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Addressing Shortfalls in Forensic Science Education

NCJ Number
Date Published
May 2007
4 pages
This paper reviews the history and impact of the Forensic Educational Programs Accreditation Commission (FEPAC), which accredits college academic programs that lead to a baccalaureate or graduate degree in forensic science.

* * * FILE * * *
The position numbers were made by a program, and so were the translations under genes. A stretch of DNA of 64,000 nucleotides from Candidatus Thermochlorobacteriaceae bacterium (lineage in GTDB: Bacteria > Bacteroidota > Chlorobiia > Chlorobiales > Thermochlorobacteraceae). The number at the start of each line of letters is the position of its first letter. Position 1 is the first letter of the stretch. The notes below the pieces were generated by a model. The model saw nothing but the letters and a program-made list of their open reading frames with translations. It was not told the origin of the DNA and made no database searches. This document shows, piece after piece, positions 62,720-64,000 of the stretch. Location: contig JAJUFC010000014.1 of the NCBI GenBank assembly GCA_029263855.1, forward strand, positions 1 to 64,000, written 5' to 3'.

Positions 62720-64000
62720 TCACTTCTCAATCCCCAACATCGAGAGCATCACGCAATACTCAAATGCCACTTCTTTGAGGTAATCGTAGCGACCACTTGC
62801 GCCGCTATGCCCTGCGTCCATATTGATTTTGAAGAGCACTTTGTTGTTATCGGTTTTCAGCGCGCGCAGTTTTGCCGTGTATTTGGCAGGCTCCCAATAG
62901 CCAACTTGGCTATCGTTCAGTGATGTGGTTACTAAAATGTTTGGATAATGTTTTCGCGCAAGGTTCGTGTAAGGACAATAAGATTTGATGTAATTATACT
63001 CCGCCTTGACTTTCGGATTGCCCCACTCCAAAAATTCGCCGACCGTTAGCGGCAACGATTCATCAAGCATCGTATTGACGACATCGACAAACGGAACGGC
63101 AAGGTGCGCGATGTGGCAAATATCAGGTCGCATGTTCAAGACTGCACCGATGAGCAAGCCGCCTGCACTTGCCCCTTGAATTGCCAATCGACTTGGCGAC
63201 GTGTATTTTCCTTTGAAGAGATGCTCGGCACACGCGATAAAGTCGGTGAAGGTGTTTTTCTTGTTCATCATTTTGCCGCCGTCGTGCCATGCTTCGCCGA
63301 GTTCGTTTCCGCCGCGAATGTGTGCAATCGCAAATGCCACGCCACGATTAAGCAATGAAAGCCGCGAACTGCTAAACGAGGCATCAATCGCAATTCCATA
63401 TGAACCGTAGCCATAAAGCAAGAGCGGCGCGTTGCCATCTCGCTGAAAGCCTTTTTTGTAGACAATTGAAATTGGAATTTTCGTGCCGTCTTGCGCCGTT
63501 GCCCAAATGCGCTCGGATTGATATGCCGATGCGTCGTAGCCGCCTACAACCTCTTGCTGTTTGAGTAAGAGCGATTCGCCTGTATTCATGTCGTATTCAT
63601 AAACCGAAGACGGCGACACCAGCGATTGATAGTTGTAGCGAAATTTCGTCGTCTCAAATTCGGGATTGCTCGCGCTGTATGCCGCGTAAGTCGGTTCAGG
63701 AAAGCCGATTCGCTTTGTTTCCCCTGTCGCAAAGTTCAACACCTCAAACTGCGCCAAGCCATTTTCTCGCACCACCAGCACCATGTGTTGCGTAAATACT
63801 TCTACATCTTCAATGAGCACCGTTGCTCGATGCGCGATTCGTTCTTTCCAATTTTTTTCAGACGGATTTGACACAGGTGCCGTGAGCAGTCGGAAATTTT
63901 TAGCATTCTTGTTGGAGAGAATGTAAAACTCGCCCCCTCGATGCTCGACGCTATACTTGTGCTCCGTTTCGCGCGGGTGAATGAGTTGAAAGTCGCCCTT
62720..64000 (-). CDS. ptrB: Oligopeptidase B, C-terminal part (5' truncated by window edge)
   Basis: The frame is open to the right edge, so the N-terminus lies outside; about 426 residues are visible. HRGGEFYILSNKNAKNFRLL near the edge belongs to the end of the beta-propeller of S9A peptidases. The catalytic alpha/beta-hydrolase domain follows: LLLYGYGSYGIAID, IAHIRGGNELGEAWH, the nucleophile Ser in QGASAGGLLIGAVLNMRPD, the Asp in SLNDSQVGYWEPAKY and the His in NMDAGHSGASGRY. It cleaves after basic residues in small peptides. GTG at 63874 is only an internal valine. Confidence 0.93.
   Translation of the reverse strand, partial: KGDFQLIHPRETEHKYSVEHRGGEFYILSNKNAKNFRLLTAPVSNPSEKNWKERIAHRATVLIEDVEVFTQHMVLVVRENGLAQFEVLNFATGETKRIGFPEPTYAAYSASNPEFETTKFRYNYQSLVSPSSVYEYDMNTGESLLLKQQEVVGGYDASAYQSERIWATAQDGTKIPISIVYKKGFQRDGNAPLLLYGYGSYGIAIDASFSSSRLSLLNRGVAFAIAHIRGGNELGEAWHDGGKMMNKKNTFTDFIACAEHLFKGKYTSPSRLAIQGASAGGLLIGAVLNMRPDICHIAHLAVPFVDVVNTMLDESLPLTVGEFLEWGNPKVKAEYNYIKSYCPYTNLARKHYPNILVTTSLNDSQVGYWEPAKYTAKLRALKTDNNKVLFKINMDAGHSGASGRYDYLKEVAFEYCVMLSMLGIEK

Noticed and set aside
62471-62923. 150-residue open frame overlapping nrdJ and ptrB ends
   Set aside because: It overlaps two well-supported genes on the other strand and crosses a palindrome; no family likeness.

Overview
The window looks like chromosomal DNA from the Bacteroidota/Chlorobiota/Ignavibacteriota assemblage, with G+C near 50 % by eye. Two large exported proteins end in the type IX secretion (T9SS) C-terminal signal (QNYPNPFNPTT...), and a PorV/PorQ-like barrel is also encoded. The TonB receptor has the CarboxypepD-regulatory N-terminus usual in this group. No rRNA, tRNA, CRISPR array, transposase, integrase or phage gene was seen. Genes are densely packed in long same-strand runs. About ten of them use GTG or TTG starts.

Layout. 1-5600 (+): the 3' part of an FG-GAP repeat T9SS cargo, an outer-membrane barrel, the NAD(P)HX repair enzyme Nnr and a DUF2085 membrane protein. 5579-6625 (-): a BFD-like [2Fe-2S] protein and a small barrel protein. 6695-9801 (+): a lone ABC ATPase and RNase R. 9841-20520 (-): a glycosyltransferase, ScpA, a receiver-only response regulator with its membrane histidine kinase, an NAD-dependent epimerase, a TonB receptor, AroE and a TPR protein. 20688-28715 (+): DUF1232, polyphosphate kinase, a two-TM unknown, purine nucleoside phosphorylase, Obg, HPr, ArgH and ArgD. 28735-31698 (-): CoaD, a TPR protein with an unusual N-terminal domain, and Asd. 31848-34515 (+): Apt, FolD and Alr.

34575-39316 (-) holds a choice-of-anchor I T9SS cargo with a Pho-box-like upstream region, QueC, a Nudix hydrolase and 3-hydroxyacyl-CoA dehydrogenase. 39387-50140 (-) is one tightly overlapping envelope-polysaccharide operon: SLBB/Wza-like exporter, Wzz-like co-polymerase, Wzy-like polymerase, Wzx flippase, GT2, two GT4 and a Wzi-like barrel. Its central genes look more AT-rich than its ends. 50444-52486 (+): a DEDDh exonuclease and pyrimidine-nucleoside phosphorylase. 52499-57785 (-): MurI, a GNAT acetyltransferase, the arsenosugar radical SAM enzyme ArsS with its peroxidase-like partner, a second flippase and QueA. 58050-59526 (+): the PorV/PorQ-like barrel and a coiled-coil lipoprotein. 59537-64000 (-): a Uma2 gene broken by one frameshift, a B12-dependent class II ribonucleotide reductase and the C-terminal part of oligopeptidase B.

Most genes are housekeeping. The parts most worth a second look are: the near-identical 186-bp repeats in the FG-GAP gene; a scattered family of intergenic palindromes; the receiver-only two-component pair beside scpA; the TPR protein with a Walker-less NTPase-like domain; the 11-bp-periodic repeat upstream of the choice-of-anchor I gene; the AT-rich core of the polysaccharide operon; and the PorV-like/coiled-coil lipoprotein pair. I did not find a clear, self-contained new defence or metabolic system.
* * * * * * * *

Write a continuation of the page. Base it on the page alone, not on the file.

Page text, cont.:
The U.S. Justice Department's National Institute of Justice (NIJ) asked a panel of 47 experts to develop a guide for educating and training forensic scientists. The guide, which was published in 2004, addressed problems such as the qualifications for a career in the forensic sciences, undergraduate and graduate curricula, and training and continuing education for forensic science practitioners. Subsequently, the American Academy of Forensic Sciences (AAFS), a professional association devoted to improving and achieving justice through science, developed an academic accreditation program for forensic science. The AAFS established a committee on forensic science education, which created the FEPAC. With financial assistance from both AAFS and NIJ, the committee also developed standards and requirements for a formal evaluation and accreditation system for college academic programs that lead to a baccalaureate or graduate degree in forensic science. Using this accreditation system, FEPAC accredited its first university program in 2004. By the end of its third accreditation cycle in February 2006, 11 programs had earned accreditation. FEPAC's greatest contribution has been the creation of a standard for measuring the quality of forensic science educational programs. The accreditation program not only helps colleges develop their forensic science curricula, but also assists laboratory directors in assessing the qualifications of job applicants. 3 notes and 7 suggested readings